Lastly, it runs the Newberg Community Shelter to offer women a safe home and help to get back on their feet.
8
Newberg Area Habitat for Humanity
Newberg Area Habitat for Humanity is the local chapter of the global Habitat for Humanity that “brings people
4 Hoover-Minthorn House Museum.Accessed10/09/2018
5 Chehalem Valley Chamber of Commerce.Accessed10/10/2018
6 AbouttheNewbergDowntownCoalion,NewbergDowntownCoalion.Accessed10/10/2018
7 Accomplishments. hp://www.newbergdowntown.org/accomplishments/.Accessed10/10/2018
8 Loving Our Neighbors,LOVE,INC.Accessed10/02/2018
54
together to build homes, communities and hope.” In addition to xing and building homes, it supports fair hous-
ing policies and teaches home maintenance skills. To qualify for the home ownership program, you must have
a need for a better house, be a low-income resident with the ability to pay a mortgage, and have the desire to
partner with Habitat. The nonprot also runs the Restore, which keeps good building and housing materials
out of landlls by reselling them to the community at a low cost.
Yamhill Community Action Partnership
The Yamhill Community Action Partnership is a nonprot that meets housing, energy, food and youth service
needs in the county. Every year, it gives around 1,500 residents funds to pay for utilities during emergencies
and makes 30 homes more energy efcient. It collects and gives away 1.5 million pounds of food to over 35
sites, including elementary schools and public housing complexes. It also helps youth between 11 and 21
years old by offering job training and placement, leadership and life skills coaching, and even housing.
Recreation
Chehalem Park and Recreation District
Phase I of the Chehalem Aquatic and Fitness Center redevelopment – which includes a new aquatic wing
with dressing rooms, showers, a kiddie area, saunas, and lap lanes – shows how the Chehalem Park and
Recreation District (CPRD) has grown during its 50-year history. In 1967, the District owned 14 acres of cit-
izen-donated land and operated the City of Newberg’s outdoor pool and parks. Since then, it has grown to
over 200 acres, with recreational sites in Newberg, Dundee and Yamhill County. It maintains an 18-hole golf
course, walking and equestrian trails, a BMX park, a dog park and so much more. It also offers park shelters,
halls, meeting rooms and event spaces for rent. The District organizes educational activities for all ages, such
as summer camps and classes at the Senior Center.
9
The District continues to expand the recreational options for residents. The Chehalem Heritage Trail Plan
guides the creation of a 70-mile network to connect parks, regional trails, and historical and cultural sites.
Phase II of the Aquatic Center’s redevelopment includes renovating the original building to create a gymna-
sium and elevated track. In September 2018, the Oregon Parks and Recreation Department chose to give
CPRD $287,000 to build Friends Park, a 9-acre neighborhood park in south Newberg. A private contractor will
donate nearly $300,000 in labor, which shows the community support for the CPRD.
10
Champoeg State Heritage Area
Champoeg State Heritage Area shows Newberg’s role in Oregon history, as it is the site of the state’s rst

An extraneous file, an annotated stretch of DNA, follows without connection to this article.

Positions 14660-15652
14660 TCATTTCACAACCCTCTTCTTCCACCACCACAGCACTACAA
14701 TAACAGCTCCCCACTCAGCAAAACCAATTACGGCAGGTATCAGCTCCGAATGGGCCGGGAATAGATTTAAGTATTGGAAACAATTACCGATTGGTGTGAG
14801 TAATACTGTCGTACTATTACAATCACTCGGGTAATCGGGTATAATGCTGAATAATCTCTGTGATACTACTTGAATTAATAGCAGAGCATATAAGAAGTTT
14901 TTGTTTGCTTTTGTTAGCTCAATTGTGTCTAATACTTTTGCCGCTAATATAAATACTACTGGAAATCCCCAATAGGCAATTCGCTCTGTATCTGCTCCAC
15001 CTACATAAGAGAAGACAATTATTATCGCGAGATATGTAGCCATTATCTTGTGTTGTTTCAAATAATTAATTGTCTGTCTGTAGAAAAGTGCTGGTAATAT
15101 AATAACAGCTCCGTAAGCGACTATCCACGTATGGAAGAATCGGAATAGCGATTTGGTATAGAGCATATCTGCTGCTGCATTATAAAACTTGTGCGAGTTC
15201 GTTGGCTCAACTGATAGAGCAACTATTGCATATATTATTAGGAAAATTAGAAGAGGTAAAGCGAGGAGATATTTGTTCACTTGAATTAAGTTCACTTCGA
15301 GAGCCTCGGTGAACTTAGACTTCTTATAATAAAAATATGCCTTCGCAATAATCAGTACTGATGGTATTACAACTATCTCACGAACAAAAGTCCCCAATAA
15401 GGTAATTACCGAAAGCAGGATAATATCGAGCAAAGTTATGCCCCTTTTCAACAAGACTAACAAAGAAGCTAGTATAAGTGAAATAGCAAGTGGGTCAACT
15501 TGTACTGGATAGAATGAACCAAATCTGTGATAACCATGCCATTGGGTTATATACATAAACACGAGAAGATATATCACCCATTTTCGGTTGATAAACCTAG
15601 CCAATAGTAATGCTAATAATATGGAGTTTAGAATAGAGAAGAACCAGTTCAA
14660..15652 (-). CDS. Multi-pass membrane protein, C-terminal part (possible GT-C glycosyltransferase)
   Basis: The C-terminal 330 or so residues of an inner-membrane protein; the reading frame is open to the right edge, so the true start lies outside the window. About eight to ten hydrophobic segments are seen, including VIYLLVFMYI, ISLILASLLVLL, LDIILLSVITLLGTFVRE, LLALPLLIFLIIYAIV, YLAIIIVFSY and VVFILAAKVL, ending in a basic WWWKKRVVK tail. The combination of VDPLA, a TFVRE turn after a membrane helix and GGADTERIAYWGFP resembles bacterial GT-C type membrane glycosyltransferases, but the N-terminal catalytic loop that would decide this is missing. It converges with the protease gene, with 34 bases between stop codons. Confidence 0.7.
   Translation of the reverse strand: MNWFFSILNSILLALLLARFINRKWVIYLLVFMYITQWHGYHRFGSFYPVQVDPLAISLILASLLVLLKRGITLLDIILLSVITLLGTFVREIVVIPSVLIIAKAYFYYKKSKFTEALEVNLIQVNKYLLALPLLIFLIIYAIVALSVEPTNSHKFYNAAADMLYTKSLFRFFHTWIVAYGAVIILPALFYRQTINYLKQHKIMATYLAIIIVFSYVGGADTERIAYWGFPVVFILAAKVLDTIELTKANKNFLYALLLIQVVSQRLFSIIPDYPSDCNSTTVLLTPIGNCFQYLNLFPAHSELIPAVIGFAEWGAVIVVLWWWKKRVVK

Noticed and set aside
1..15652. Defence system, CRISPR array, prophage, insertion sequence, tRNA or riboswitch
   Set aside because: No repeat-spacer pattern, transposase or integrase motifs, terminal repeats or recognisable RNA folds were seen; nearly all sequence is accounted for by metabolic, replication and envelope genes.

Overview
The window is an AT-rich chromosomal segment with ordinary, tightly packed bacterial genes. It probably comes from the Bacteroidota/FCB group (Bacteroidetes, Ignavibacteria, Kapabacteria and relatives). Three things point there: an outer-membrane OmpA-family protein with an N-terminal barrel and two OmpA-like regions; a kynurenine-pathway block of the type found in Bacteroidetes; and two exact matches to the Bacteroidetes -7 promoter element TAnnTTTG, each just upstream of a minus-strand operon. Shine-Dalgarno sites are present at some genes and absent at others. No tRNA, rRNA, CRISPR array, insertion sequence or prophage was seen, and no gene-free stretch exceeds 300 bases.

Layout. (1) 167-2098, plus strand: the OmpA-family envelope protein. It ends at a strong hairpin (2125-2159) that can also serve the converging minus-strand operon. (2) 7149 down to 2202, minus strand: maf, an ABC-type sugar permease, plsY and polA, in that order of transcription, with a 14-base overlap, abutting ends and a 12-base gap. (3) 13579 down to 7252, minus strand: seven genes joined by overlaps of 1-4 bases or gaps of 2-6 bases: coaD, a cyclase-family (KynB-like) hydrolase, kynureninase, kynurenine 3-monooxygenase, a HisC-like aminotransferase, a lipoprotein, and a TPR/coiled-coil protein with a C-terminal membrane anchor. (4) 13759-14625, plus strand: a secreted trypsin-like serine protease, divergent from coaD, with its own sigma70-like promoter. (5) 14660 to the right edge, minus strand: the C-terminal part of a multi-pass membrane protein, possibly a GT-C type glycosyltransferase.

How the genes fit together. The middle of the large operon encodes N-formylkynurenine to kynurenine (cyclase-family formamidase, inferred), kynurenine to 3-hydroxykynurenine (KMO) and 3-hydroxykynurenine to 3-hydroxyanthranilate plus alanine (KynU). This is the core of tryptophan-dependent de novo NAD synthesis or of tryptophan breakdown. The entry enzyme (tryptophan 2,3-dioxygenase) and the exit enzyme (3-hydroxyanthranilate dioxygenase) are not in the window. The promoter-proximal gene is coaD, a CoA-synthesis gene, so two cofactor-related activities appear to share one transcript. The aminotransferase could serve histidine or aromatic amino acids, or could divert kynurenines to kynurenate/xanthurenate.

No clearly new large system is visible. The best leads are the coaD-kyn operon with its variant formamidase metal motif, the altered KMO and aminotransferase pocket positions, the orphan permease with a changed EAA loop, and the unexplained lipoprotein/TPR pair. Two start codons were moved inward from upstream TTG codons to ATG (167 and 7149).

provisional government. Located on the Willamette River ve miles outside of Newberg, the 622-acre area
includes the Historic Butteville Store, perhaps the oldest continuously operating store in Oregon. Also, visitors
can use its campground with full-hookup sites, tent sites, yurts and cabins. Each site type has at least one site
accessible to those with disabilities. The grounds also include ush toilets, hot showers and a meeting hall.
11
9 ChehalemPark&RecreaonDistrict.Accessed10/09/2018
10 TheStoryofFriendsPark,ChehalemParkandRecreaonDistrict.Accessed10/11/2018
11 Champoeg State Heritage Area,OregonStateParks.Accessed10/09/2018
5
Education Attainment
Newberg residents go to college at a slightly lower rate than state residents overall. However, the median
household income is higher than that of the state as a whole. More of Newberg’s residents participate in all
levels of education than the county overall (see Chart 1). The Latin-American community, the city’s largest
community of color, obtains at least a high school diploma and at least a bachelor’s degree at much lower
rates than the White, non-Latin American community (rates of 43.3% and 24.4% less respectively). Chart 2
shows that women get at least a high school diploma or a bachelor’s degree more often than men.
Chart 1: Educational Attainment by Region (for residents 25 years of age or older)
Source: Educational Attainment, U.S. Census Bureau,
2013-2017 American Community Survey 5-Year Estimates
Chart 2: Newberg’s Educational Attainment by Sex
76
Source: Educational Attainment, U.S. Census Bureau,
2013-2017 American Community Survey 5-Year Estimates
Education Opportunities
From elementary school to advanced degree programs, Newberg has many educational opportunities.
Newberg Public Schools (SD 29J)
Newberg Public Schools (NPS) runs ten schools that serve a total of 5,000 students from Yamhill, Washington,
and Clackamas Counties.
12
Chehalem Online Learning Alliance, a Grade K-8 school, gives online as well as
in-person classes and offers each student a tailored learning plan.
13
While 20% of all students are Hispanic/
Latino, 91% of staff are White.
14
Ever English Learners and students with special needs each make up 14% of
the student population
15
and 46% are economically disadvantaged.
16